Microschools continue to be a popular alternative for families seeking a better education for their children

Microschools and learning pods are growing so popular for families around the country, they have received national media attention.

These learning environments tend to be smaller and more…

Microschools and learning pods are growing so popular for families around the country, they have received national media attention.

These learning environments tend to be smaller and more student-centered, and families have more opportunities to be involved and know what their children are learning in school.

As Michael Horn writes in an article for Education Next, microschools can be thought of as “…one-room schoolhouse meets blended learning and home schooling meets private schooling.”

And parents are loving the results. 

“A friend of mine told me to come with her to meet [this microschool teacher]. I left my 3rd grade son with her all day and came back,” Georgia mother Susan Mullens told The Lion. “I was hooked on this teacher running this one-room schoolhouse-type school.” 

Later on, her second youngest was invited to join the same school. 

“We didn’t even know we were sending our sons to a microschool,” said the mother of six, whose oldest four children she homeschooled. 

Mullens says she is grateful to have access to the teacher’s manual of the microschool, and she communicates with the school almost daily through a “meetup app” so she knows what her children are learning. 

Throughout Mullens’ education journey, which included halting her career as a certified preschool teacher in order to homeschool, each of her children have attended programs that blended private school and homeschool learning. Her oldest children have already attended and graduated from college, and one recently completed a master’s degree.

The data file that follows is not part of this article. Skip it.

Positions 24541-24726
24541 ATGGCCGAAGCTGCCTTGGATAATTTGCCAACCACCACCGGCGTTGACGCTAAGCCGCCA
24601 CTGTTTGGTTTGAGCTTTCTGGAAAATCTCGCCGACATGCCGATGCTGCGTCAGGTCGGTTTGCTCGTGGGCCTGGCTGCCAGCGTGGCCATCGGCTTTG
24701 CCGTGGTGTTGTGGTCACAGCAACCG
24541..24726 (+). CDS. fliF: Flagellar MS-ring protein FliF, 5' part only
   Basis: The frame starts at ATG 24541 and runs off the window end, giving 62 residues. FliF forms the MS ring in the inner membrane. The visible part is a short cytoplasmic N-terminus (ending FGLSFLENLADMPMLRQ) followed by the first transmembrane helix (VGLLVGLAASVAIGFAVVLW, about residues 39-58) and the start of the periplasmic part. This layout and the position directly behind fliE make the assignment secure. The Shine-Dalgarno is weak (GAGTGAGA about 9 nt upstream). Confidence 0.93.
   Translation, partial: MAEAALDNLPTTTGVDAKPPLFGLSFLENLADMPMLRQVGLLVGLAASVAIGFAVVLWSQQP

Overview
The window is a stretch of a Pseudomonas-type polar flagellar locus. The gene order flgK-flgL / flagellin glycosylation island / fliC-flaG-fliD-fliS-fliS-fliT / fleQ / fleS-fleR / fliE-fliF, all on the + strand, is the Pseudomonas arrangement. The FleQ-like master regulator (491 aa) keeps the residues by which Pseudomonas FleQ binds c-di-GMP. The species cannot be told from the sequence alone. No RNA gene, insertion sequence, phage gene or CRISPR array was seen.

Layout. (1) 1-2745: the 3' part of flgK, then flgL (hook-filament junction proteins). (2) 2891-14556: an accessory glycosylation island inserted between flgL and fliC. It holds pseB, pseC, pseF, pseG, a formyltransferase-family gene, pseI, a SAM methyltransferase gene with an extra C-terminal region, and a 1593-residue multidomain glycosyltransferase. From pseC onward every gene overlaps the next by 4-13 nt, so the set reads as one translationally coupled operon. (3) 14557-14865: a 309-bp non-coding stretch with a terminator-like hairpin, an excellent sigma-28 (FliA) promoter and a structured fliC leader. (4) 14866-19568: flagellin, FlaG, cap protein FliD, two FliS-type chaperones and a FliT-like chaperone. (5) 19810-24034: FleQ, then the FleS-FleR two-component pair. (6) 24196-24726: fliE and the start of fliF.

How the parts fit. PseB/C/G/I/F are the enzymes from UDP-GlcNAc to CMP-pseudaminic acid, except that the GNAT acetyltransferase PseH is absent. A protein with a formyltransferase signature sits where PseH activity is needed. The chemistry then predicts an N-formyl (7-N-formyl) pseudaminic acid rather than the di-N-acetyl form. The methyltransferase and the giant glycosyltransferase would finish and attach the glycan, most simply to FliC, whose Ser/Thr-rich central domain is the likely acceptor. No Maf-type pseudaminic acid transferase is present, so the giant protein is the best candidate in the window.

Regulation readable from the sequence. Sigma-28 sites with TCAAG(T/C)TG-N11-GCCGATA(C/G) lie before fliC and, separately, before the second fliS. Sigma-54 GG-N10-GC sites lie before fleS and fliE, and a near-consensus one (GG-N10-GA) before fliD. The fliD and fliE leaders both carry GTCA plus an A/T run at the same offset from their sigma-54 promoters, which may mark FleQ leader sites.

With the growth of microschools during the COVID-19 pandmic in 2021, Georgia passed the “Learning Pod Protection Act,” to prohibit regulation of homes and other informal places where parents send their kids to learn. Some of the microschools in the state include Moonrise in Decatur, which is a co-learning space for homeschool students, and an Acton Academy in Buckhead, which is located in the middle of a nature preserve.  

On the other side of the country, in Las Vegas, Nevada, a mother not only wanted her children to attend a microschool, she decided to start her own, The Learning Outpost.  

Felicia Wright started as a teacher in a charter school and the Clark County School District, one of the largest school districts in the country. 

“I just really didn’t like what I was seeing. I just like to come from a place of doing what’s best for children, and there wasn’t always space for that,” Wright told The Lion. “When I was working in public schools, there was more emphasis on how we looked on paper, even to the detriment of the child.” 

That approach was “taking the joy out of learning for them,” since she felt she couldn’t be flexible with teaching, as an administrator might walk through the door at any moment.  

“I wanted to make sure that my children, when they were going through school, that they would enjoy learning, because you’re gonna to learn for the rest of your life,” she said. “I was taking that away from children when I was in the school district, and I just didn’t want that for my kids.”  

In Las Vegas, there are microschools designated as homeschool programs or private schools. Her children and students are registered as homeschoolers so she can offer a “flex day” schedule for families that private schools in the state do not offer.  

Since Wright is the founder of her microschool, her own children get to spend a lot of time with her there, but “they still love it” and “don’t want to leave.” She especially enjoys seeing her daughters look forward to spending time with their friends. 

“I’m hoping that they’re curious enough and they love to learn that they’ll be able to do whatever they want in this life.” 

While no definitive source exists for how many children are currently attending microschools, estimates range from “at least 125,000 serving upwards of 1.5 million learners,” according to Don Soifer of the National Microschooling Center. “[B]ut with so much of this movement working beneath the radar, it’s just an estimate,” he says.